It centres on Atafeh (Noosheri), a teenager who lives with her liberal musician parents (Parsa and Pakkho) in upper-class Tehran. When her older brother Mehran (Safai) returns home after years of drug abuse, the family worries about his newfound devout Muslim faith. Meanwhile, Atafeh spends most nights partying with her poorer best friend Shireen (Kazemy). They meet a couple of guys (Mohajeri and Amedson) and help them dub Sean Penn's Oscar-winning film Milk into Farsi to distribute on the black market. And they also start to fall in love with each other. With the morality police on the prowl, they dream of escaping to live somewhere that's free.
Iran's censors would never have allowed Keshavarz to depict a lesbian romance amid the underground youth culture of illicit music, movies and drugs.
Intriguingly, she depicts all of this within the strongly religious culture, which vividly highlights the contrast between Atafeh's open-minded parents and Shireen's much more restrictive guardians, who present her with a string of suitable husbands to choose from. Alongside this we also see Mehran's growing fundamentalism, echoing the way the leaders are shutting down what was once a vibrant society.
The film never overstates any of this, merely telling a personal love story in this context and letting us understand the pressures on Atafeh and Shireen as they long for a future together. Sometimes this takes the form of a gentle comment or warm conversation, while other scenes involve much more frightening encounters with cops and judges. Through all of this, the cast members deliver naturalistic performances that help us identify with the characters. In many ways, the pressures these girls face are no different than anywhere else on earth. And "true believers" who see the world in black and white are terrifying wherever they are.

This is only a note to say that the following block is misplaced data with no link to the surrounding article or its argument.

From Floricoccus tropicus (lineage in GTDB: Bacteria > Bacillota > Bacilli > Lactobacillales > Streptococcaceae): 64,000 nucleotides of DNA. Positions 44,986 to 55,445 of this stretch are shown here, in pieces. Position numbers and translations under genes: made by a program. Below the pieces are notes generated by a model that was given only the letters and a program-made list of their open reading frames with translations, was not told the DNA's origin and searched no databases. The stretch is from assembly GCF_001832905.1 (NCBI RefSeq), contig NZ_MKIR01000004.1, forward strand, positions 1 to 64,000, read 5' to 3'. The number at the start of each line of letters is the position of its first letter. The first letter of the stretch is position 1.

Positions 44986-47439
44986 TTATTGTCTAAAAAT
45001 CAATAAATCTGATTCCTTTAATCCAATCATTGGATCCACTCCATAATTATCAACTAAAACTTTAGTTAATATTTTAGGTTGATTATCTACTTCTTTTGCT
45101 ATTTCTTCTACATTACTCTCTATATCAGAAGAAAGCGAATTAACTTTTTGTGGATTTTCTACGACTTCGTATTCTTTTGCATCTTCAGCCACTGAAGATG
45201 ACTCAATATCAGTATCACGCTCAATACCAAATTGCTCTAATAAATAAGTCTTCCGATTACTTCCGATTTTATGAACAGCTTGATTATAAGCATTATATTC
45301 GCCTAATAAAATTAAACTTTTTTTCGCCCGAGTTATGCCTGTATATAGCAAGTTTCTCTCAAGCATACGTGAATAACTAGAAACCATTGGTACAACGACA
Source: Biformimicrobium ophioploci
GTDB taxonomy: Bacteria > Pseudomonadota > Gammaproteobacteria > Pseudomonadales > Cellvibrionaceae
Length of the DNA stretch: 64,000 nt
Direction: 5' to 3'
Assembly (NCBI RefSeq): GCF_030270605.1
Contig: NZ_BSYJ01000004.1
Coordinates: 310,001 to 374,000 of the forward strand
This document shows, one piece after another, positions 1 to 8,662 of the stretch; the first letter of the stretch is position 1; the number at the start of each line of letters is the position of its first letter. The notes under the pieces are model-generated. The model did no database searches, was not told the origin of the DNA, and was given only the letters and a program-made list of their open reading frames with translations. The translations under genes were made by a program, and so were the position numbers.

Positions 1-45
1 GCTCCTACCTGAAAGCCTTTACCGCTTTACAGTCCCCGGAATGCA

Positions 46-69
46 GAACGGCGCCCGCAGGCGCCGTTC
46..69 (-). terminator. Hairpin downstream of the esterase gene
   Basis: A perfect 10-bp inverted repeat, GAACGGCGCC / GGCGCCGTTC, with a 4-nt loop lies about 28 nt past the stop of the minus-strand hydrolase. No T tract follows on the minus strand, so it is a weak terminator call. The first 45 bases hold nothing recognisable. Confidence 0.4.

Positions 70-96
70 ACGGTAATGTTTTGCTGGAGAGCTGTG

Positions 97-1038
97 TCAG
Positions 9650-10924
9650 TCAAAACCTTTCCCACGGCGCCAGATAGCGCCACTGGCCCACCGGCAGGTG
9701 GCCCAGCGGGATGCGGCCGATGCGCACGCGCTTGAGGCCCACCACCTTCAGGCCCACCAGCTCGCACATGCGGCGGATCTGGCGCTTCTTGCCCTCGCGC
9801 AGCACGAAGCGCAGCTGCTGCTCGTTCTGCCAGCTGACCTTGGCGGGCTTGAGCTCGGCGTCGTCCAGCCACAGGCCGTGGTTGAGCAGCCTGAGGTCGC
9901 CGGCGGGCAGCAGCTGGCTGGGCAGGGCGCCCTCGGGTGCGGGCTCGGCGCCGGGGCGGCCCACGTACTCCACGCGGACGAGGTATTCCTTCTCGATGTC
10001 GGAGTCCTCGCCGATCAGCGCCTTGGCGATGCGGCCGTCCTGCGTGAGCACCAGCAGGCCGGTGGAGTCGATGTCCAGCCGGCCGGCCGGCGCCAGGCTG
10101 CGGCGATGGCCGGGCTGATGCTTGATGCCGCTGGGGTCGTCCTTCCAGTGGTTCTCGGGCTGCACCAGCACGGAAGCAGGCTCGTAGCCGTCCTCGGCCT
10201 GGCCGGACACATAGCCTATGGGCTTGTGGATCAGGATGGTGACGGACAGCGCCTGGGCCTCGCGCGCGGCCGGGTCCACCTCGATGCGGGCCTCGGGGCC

Run time: 107 mins
In Theaters: Wednesday 8th February 2012
Box Office USA: $0.5M
Distributed by: Roadside Attractions
Contactmusic.com: 4 / 5
Rotten Tomatoes: 86%
Fresh: 62 Rotten: 10
IMDB: 5.9 / 10
Director: Maryam Keshavarz
Producer: Karin Chien, Maryam Keshavarz
Screenwriter: Maryam Keshavarz
Writer-director Christopher McQuarrie brings a dark and gritty tone to this larger-than-life franchise. Along with...
With a spectacular setting and two solid actors on-screen, this thriller builds enough solid suspense...
Those bright sparks at Pixar have done it again, taking a fiercely original approach to...
Slick direction and meaty performances may be enough for some viewers, but this boxing drama's...
Loose and impressionistic, this beautifully shot film traces the career of a DJ who pioneered...
Without a single moment of originality, this found-footage horror movie really deserves to be the...
An intriguing premise keeps the audience gripped for about 20 minutes before the movie runs...